The other role players outside of Smith and Thompson did little of note, and Timofey Mozgov went without a field goal in the starting lineup.
In the end, it was a win that belongs to the aforementioned stars with slight contributions from Smith.
Oklahoma City Thunder
Kevin Durant: A-
Durant, like LeBron, was shooting 7-of-16 from the floor at halftime, though he fell five points short of his opponent's first-half scoring total.
He picked up his shooting clip by the game's end, closing the contest by going 12-23 from the floor and finishing with 32 points.
Though James is often credited as the more versatile player, whereas Durant is recognized as the superior pure scorer, Durant notched nine assists—a season high—and six rebounds.
Though the Thunder lost, it was his fellow stars' terrible shooting and lack of production from role players that eventually doomed them.
Like the others, Russell Westbrook fell victim to the first-half inefficiency bug. Scoring a respectable eight points before the midway break, he did so on a terrible 2-of-11 clip.
Though Durant came out of the half with a hot hand, Westbrook didn't fix his shooting problem and ended the night 7-of-25—good for 22 points.
However, it wasn't a completely horrible contest for superstar point guard, as he pitched in nine rebounds and 11 assists.
Still, the lack of reliable scoring outside of Durant ultimately led to the Thunder's demise, and Westbrook played a big role in that.
Serge Ibaka: C+
It was a rough game for Serge Ibaka, who struggled not only to anchor the Thunder's defense in the post but also to make a consistent offensive impact. The big man shot a terrible 2-of-10 from the floor in the first half, including five misses on six three-point attempts.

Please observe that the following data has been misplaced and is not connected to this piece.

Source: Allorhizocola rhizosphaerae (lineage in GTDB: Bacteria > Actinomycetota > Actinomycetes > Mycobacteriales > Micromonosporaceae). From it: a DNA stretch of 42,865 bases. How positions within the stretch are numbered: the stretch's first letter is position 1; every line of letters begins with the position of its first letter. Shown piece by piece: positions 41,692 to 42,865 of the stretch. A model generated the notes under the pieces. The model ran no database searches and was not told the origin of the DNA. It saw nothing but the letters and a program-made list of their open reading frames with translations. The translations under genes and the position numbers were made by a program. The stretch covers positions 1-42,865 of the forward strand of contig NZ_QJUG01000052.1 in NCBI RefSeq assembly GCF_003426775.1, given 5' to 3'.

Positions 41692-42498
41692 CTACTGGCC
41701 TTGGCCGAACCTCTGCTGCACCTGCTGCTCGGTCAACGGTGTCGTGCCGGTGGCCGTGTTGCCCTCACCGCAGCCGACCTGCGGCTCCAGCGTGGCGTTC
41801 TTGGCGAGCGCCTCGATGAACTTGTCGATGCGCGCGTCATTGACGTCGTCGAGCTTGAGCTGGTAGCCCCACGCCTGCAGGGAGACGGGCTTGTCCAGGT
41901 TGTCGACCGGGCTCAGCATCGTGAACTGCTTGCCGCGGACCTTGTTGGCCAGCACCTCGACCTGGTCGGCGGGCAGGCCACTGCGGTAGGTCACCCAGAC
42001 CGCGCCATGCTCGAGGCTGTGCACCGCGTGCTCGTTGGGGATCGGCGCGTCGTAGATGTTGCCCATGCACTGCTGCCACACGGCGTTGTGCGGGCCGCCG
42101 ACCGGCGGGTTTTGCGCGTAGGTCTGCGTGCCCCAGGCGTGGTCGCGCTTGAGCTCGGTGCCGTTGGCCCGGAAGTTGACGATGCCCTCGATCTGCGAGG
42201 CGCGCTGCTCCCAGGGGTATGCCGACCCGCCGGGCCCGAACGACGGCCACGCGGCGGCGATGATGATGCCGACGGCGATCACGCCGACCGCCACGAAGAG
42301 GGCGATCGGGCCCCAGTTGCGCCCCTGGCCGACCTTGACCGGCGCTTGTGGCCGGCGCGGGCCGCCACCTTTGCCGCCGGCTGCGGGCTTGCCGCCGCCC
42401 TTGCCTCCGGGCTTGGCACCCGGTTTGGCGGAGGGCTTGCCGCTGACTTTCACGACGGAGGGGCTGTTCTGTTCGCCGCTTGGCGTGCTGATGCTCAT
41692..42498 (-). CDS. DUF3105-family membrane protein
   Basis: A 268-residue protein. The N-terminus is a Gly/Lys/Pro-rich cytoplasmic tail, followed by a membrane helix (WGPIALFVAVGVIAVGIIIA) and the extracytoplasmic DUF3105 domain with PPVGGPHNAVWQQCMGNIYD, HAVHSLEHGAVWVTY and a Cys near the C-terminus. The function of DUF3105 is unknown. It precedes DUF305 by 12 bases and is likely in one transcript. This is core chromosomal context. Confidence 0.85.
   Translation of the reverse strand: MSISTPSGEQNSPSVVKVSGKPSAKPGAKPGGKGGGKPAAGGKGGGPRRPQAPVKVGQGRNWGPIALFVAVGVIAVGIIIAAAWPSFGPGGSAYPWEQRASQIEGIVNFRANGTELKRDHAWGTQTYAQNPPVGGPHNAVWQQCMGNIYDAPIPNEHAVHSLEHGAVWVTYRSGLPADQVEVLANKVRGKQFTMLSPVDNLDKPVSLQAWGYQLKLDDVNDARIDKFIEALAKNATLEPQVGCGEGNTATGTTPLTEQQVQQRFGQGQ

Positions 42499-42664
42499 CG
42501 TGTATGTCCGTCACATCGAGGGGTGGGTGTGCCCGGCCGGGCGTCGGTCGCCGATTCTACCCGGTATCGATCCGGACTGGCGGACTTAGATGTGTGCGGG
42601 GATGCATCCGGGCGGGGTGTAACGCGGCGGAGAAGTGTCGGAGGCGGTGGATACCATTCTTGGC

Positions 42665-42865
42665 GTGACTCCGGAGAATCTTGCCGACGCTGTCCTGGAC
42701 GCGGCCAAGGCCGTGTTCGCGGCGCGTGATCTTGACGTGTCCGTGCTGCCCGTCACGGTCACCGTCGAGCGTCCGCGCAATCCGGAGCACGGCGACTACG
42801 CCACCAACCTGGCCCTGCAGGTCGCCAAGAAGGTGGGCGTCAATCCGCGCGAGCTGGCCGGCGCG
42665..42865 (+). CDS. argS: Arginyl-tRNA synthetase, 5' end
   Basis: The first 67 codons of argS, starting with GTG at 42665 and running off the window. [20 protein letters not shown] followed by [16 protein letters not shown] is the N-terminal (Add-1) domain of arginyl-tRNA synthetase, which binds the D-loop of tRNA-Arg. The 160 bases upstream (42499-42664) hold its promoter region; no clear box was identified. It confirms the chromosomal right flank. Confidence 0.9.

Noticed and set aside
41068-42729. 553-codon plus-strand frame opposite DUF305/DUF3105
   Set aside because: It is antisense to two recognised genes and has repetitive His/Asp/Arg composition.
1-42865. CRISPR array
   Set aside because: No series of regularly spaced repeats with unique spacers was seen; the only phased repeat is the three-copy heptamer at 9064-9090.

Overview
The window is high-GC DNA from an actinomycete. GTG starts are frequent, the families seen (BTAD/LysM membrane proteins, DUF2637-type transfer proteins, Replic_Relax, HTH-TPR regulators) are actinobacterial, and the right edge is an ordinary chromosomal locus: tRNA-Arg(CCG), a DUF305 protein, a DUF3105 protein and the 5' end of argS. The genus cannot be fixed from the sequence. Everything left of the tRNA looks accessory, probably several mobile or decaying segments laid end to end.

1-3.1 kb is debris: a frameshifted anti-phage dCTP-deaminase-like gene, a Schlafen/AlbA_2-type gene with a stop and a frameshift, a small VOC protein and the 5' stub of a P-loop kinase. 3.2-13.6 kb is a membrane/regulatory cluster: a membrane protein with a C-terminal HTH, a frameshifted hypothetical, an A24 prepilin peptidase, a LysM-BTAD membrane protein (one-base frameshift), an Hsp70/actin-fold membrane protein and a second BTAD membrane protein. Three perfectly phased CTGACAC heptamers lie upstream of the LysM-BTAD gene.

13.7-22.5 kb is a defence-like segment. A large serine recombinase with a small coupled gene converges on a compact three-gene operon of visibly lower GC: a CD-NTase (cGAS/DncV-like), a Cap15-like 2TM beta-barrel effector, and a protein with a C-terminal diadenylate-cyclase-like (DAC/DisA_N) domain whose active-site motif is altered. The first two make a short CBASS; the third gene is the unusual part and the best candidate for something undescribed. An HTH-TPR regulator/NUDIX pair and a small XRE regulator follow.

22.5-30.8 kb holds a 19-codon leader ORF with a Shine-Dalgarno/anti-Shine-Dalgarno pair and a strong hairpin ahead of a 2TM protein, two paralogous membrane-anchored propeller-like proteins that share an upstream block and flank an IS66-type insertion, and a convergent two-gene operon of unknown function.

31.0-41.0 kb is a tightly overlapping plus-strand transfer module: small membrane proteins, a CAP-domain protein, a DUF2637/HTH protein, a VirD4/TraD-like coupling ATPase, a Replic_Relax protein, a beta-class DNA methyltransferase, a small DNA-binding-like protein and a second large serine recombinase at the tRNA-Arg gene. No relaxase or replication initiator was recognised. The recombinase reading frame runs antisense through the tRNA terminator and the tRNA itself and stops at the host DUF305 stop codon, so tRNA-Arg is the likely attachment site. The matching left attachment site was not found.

He finished with 15 points, though he continued to knock them down at a low percentage. He added 10 rebounds and a pair of blocks and steals—but he was outperformed by both Love and Thompson.
With Perkins failing to make any quality impact whatsoever and Westbrook failing to be a consistent Robin to Durant's Batman, Ibaka needed to have a much better game than he ultimately did.
Dion Waiters: C+
Facing his former team, Dion Waiters filled the bench-spark role for OKC. Though he—like his teammates—struggled to shoot efficiently, he did score 15 and saved what would have otherwise been a terrible night for the Thunder bench.
Having eaten up Reggie Jackson's playing time, Waiters is clearly Scottie Brooks' preferred option off the bench, with his production since joining the team making it an easy choice.
He's a volume shooter and fairly useless without the ball in hands. Still, he's a source for quick points even if they should come with a lot of missed shots.
Against Cleveland, we saw just that. And Oklahoma City appears content with it.
Rest of Team: D
With the starters struggling, the Thunder role players failed to step up completely. The rest of the team combined for just 15 points, though few took enough shots to have made a major scoring impact.
Reggie Jackson, the only one expected to make a major impact, continued to see his playing time decline as he went 1-of-5 and finished with a minus-15.
It was a slow night for the entire bench, and though they might not have been given great opportunities, the members of the second unit didn't do much to deserve increased roles.
The Cavaliers have a day of rest before visiting the Detroit Pistons on Tuesday.
The matchup will be the teams' first meeting since late December, when Brandon Jennings led Detroit to a 23-point win. James had 17 points, 10 rebounds and seven assists in the loss.
However, things should be a bit easier this time around with Vincent Goodwill of The Detroit News confirming that Jennings has a full Achilles tear after he left Saturday night's contest against Milwaukee.
Oklahoma City also has an easier contest ahead. The Thunder will face the West's worst team, the Minnesota Timberwolves, Monday night in the second half of a back-to-back.